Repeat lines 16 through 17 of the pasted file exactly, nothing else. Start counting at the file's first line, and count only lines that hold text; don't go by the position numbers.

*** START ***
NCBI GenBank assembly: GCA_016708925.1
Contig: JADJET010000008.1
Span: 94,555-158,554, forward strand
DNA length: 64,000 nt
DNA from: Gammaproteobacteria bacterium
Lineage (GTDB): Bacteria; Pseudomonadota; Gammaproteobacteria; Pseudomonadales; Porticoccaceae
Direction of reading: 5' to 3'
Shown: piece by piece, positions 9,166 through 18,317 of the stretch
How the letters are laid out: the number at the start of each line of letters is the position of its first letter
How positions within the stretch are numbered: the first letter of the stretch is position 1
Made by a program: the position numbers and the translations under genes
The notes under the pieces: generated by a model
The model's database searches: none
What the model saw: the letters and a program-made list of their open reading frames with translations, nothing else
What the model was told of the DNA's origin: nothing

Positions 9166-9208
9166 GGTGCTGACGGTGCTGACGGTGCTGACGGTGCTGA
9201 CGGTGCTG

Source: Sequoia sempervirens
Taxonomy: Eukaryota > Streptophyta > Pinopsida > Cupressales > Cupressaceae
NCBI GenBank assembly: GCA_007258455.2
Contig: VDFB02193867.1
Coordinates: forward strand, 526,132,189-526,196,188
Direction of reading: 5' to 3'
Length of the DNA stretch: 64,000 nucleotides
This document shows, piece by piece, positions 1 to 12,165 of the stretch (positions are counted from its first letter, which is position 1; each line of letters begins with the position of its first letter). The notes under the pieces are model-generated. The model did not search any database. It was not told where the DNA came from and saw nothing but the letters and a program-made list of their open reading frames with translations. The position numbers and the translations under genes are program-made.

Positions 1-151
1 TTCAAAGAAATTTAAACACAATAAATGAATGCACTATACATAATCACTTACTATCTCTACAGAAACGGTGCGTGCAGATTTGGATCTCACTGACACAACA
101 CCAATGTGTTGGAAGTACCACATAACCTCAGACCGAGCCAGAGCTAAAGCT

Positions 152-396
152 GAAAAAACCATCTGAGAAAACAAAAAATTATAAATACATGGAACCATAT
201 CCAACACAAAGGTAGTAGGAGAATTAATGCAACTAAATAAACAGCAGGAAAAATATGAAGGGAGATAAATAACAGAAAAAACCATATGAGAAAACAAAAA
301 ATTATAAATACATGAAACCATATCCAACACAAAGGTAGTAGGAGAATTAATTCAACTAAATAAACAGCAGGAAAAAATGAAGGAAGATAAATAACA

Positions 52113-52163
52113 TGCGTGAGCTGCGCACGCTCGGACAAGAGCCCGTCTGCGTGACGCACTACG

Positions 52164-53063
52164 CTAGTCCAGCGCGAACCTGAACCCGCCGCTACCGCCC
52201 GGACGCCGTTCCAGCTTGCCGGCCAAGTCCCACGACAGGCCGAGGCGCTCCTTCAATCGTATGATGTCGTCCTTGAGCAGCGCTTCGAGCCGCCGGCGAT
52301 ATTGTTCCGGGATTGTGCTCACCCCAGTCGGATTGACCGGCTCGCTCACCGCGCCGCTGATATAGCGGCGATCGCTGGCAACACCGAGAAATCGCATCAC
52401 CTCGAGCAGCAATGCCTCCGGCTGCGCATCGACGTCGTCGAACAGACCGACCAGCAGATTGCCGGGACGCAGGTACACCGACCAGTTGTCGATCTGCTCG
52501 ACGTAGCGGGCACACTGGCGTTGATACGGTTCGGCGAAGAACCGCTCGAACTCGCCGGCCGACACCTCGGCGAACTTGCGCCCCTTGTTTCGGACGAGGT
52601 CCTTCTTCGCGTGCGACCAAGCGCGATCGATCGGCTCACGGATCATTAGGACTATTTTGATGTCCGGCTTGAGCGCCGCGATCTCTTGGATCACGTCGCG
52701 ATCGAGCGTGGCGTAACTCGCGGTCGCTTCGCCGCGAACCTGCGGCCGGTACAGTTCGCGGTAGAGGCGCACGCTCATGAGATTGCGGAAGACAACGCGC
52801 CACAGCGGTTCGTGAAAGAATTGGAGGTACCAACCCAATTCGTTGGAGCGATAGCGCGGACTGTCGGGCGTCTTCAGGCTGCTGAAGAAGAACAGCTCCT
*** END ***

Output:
Positions 9166-9208
9166 GGTGCTGACGGTGCTGACGGTGCTGACGGTGCTGA